Wins, losses in midterms

Democrats gain in Senate, GOP takes over House.


John Fetterman was elected to represent Pennsylvania in the United States Senate this past midterm election.

Mia Lattanzio , Staff Writer

The ballots have been counted and races have been called for the 2022 Midterm elections, leaving both sides of the aisle disappointed.

For Republicans, the prevailing storyline was the underperformance of candidates nationwide. Despite polls illustrating Republicans winning the Senate by as many as four seats, the GOP remained the minority party. And while they did manage to secure a slim nine-seat majority in the House of Representatives, it was a much tighter gap than pundits had anticipated.

In spite of continuing control of the Senate, the Democrats were displeased that some candidates, such as now-Senator J.D. Vance (R), deemed an “Ultra MAGA” Trump loyalist, would be joining them on the Hill. Losing the House was expected by the Democrats — in fact, losing by such a small margin could be considered a moral victory.

Yet, the loss of the House results in a drastically different reality in Washington.

Democrats performed well in gubernatorial elections, winning most toss-up races – including impressive flips in Massachusetts and Arizona.

The Arizona governor’s race had been one of the most anticipated showdowns of the election cycle, as far-right Kari Lake (R) and former Arizona Secretary of State Katie Hobbs (D) remained very close in the polls leading up to the election. Ultimately, Hobbs pulled through and won the governor’s seat. Lake, meanwhile, has filed lawsuits against various Arizona counties, a futile attempt to decertify the election results. Following her lead, some rural counties in the state refused to certify their results. Hobbs, however, still serving in her role as Secretary of State, oversaw the eventual certification of the results and was inaugurated on January 5.

Lake has yet to concede defeat.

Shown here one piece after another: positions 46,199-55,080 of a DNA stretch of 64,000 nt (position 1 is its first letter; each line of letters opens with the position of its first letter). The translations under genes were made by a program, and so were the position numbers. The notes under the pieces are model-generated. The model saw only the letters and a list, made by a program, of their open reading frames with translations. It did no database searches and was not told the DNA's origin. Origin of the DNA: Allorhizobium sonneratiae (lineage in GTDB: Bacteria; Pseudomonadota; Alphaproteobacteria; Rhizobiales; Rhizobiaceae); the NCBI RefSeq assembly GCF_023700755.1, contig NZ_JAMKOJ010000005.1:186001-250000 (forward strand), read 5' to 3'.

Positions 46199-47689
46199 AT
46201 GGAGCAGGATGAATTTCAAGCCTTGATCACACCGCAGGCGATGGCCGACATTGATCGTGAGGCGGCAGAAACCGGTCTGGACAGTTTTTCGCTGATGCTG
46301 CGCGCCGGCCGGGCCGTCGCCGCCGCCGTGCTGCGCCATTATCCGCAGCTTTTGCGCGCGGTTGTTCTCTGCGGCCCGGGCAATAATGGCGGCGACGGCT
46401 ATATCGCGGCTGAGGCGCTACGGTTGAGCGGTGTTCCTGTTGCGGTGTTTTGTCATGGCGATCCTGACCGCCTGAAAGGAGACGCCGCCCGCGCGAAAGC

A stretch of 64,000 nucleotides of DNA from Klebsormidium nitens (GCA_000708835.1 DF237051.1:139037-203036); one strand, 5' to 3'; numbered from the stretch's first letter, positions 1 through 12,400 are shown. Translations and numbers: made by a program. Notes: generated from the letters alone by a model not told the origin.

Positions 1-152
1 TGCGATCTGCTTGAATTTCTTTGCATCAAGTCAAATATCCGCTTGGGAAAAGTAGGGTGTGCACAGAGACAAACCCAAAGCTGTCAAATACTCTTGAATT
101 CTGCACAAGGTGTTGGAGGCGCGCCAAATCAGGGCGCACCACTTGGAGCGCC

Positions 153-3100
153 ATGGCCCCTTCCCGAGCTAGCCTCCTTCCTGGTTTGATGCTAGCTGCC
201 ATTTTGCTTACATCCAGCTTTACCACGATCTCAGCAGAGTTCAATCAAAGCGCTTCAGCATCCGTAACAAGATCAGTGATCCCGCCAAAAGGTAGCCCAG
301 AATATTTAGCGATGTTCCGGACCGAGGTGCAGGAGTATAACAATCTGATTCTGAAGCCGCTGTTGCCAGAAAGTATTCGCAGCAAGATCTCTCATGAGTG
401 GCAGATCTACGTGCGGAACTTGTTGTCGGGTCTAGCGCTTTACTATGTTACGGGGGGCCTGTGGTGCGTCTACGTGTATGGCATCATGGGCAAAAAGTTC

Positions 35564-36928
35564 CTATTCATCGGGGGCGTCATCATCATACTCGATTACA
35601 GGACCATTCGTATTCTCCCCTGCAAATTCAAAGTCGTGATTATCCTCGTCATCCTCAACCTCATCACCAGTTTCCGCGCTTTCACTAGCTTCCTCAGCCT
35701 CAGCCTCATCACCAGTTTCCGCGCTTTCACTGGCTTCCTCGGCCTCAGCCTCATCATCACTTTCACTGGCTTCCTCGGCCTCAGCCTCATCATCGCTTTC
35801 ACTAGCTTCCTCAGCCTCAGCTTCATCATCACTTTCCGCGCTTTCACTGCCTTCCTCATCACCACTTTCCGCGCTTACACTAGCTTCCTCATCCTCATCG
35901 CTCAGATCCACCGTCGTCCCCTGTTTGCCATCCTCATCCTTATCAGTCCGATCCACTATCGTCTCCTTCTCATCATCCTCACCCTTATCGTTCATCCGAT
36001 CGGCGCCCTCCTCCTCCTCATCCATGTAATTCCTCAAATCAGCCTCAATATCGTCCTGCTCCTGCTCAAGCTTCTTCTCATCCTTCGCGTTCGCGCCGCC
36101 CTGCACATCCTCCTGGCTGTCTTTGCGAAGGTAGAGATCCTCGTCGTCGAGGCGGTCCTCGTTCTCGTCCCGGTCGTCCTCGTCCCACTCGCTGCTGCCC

In Pennsylvania, Democrats won both major statewide races with Attorney General Josh Shapiro winning the governor’s race by 14 points, as expected. However, the Republicans faced a major setback in the Senate race since Lieutenant Governor John Fetterman (D) defeated TV Doctor Mehmet Oz (R) by 4.6 points. As a result of the Republicans losing the Pennsylvania race, party control was lost in the Senate.

The Georgia elections saw successes for both parties. Incumbent Governor Brian Kemp (R) once again defeated Stacy Abrams (D) in her bid for the governor’s seat in the peach state, which was expected based on the polling. In the Senate, the race between Herschel Walker and Raphael Warnock went into a runoff due to neither of the candidates being able to obtain 50 percent of the popular vote. Moreover, the theory that runoff elections normally favor Republicans was once again proven false with Warnock winning the election by narrow margins.

The Nevada election was another that illustrates the inaccuracy of the polling. The Real Clear Politics (RCP) average showed GOP Senate candidate Adam Laxalt up by 3.4 points, however, incumbent Senator Catherine Cortez Mastro defeated Laxalt by a narrow .9 points.

Additionally, the New York governor’s race may have been a win for the Democrats yet the Empire State played host to rare Republican gains. Kathy Hochul (D) defeated GOP candidate Lee Zeldin by only 5.8 points, a narrow margin of victory for a Democrat in New York.

Zeldin’s relative success in the governor’s race was reflected in GOP wins in typical Democratic strongholds. Redistricting that occurred in 2020 is also viewed as a factor that led many Republicans to win in New York. Those losses in House races by NY Democrats helped pave the way for the GOP’s majority there.

The Ohio senate race was one of the few competitive races in which polling predictions held true. The RCP average from the day before the election had Trump-endorsed candidate J.D. Vance up by 8 points and was proven true, defeating former representative Tim Ryan by 6.6 points in the election, making the current senator one of the few non-incumbent Trump-backed senate candidates to win their election.

Now that the 2024 elections are surfacing as a significant topic among Americans, hopefully both parties will focus on what the people need and will prioritize kitchen table issues rather than those of partisan politics.